My Workout Sheets, 4/24 edition

I’ve been sharing my workout sheets with folks for a while, and just decided I needed to put it somewhere it’ll be easy to get to.

Please keep in mind these forms are a starting point; they’re the structure that works for me, and your mileage will probably vary. Some folks have better success tracking workouts on their phones, but I find I do better if I’m not touching the phone at all.

How to use the forms

First, we have the actual workout form itself. I adhere to a very simple A/B rotation of workouts, and as such the exercises I can do fit pretty well into half of a sheet of paper. If you get more elaborate, you can do different sheets, etc. This is only a starting point; what you’re trying to do here is get to the point where you track the exercises you perform at the gym.

Which exercises appear on the sheet, is up to you. I do however suggest that you make sure that all of the workout blocks are identical so that you don’t have to have sheet A, B, C, etc. Also, make sure to leave yourself a few blank lines at the bottom so that you can write in bonus exercises. One thing I like to do though is to separately track machine-based and weight-based versions of the same exercise via the columns. But in the next generation of my form, I’m likely to redefine that as set1/machine and set2/weights. Because I’ve grown fond of doing drop sets with real weights, and have used that second column mostly for that purpose lately.

Next, we have the benchmarks sheet. This is meant to be kept at the back of the clipboard so that you can flip over to it when you’re trying to decide whether you’re planning to try to lift 205lbs 5 times or 185lbs 8 times. Personally, I almost always do three sets of the exercises I’m doing in a day, and I try to ensure that Day B exercises are not hitting the same muscle groups as any of my Day A exercises.

The space right after the name of the exercise, is where I write my target weight / reps. For any given Day A, I’ve already decided that today is bench press, hack squat, dumbbell rows, seated crunch, and triceps pushdown. And then I look at my previous sheet and pencil in my targets, and go to the gym and do it.

Filling out the sheet is important because that’s how you communicate to your future self for setting the next set of goals. If my target was 205×8 and I found that I could only complete 6-7, the next target is probably going to be 205×8 again. But if I achieved 205×8? Well, if I don’t feel I achieved it well, I will write it as “205x8pf” – for ‘poor form’. There are several other shorthand abbreviations one can add, but PF is the one I use the most.

If I find that I am not progressing, I’ll take a week and do a “volume week” – I’ll use the tables on the benchmarks form above, to figure out what weight I should use to perform 15 reps of the exercises I’m doing. After a week of this, I usually find that my progression in strength resumes.

As for rep ranges, it’s pretty simple. I do three rounds of all the exercises on my target list, and on strength weeks I shoot for weights where I can perform a minimum of 5 reps and a maximum of 12. If I can do fewer than 5, it’s time to scale down and if I can do more than 12, it’s time to scale up. I will count reps with poor form, but will avoid moving up in weight if I feel like I wasn’t doing well.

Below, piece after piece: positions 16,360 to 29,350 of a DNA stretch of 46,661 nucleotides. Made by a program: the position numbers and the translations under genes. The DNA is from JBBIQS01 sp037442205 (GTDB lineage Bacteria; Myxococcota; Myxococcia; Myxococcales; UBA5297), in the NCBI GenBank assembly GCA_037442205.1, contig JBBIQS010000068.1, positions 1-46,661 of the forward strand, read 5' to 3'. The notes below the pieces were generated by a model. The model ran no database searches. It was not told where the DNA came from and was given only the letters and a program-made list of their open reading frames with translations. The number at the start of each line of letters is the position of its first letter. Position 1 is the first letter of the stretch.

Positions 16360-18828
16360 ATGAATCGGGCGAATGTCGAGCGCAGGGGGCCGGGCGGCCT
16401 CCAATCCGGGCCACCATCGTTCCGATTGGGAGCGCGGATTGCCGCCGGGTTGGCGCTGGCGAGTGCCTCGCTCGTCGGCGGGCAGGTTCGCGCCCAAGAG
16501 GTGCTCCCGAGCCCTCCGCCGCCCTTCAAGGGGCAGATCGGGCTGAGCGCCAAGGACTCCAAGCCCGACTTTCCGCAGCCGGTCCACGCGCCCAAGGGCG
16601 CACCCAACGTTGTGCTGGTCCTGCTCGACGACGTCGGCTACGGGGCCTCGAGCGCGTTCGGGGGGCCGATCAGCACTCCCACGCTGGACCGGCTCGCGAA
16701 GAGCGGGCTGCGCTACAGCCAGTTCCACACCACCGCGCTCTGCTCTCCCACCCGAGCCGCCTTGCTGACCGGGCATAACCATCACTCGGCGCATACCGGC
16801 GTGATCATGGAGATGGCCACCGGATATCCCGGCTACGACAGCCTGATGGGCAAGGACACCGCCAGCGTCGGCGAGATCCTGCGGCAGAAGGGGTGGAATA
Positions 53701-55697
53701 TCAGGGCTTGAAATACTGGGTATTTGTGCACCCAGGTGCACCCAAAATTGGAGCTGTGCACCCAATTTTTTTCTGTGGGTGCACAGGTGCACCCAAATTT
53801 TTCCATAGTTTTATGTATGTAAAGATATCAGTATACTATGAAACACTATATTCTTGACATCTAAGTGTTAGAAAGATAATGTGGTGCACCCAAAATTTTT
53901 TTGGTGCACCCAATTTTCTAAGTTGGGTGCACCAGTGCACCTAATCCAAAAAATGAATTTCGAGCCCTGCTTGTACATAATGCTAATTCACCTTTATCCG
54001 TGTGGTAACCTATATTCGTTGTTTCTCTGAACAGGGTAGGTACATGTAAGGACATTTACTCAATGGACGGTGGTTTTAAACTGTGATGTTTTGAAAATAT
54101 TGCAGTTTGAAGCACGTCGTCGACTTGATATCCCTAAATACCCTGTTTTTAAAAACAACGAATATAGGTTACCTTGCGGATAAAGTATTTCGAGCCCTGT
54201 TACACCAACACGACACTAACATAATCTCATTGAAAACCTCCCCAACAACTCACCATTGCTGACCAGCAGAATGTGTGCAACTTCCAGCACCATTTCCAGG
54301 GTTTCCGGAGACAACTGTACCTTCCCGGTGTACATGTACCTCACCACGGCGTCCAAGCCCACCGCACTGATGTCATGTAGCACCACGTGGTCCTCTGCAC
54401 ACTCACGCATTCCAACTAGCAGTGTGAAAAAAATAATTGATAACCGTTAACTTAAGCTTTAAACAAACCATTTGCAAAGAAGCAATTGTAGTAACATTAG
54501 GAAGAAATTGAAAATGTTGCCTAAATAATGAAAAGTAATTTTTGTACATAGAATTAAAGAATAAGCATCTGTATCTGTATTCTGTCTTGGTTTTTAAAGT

Importantly, as with any exercise regimen, talk to a doctor because I am not one. I’ve been happy with the results I’ve had, but those results are mine, based upon following a routine I’ve developed over a couple decades in the gym. That routine is specialized for me, and there are probably a lot of places for improvement if a general audience is going to try to use it.

On the benchmark form, I used to pull the strength standards off of that site for my own reference. The site will customize the standards you get by age and weight, so that’s why it specifically says it’s for a 47yo 240lb man – that’s me. If you’re going to use the benchmarks part of the sheet at all (the 1RM equation is useful no matter who you are, but the benchmarks are specific), you should pull the correct standards customized to your age, weight, and gender.

Lastly, don’t take any of the standards on personally. Weightlifting is an enjoyable sport because any competition beyond competing against yourself, is opt-in. There are a lot of seriously strong folks on strengthlevel skew the numbers for high body weight people, so you’re likely to be staring at “novice” or “beginner” for quite some time – especially if you have a lot of body fat, so the system decides you should be assessed alongside folks who weigh the same as you but are all muscle. The useful thing about these numbers though is that it gives you a rough feel for how comparably high/low your strength is in different areas. I personally have pathetic squat, deadlift, and shoulder press numbers for someone with my bench press numbers. This means I need to work on those; it doesn’t mean I am hopeless. Folks who work desk jobs don’t spend a ton of time doing exercises comparable to squatting, and so that was a blind spot for me.

Oh yes, I should mention – my profile on is Feel free to follow, feel free not to.


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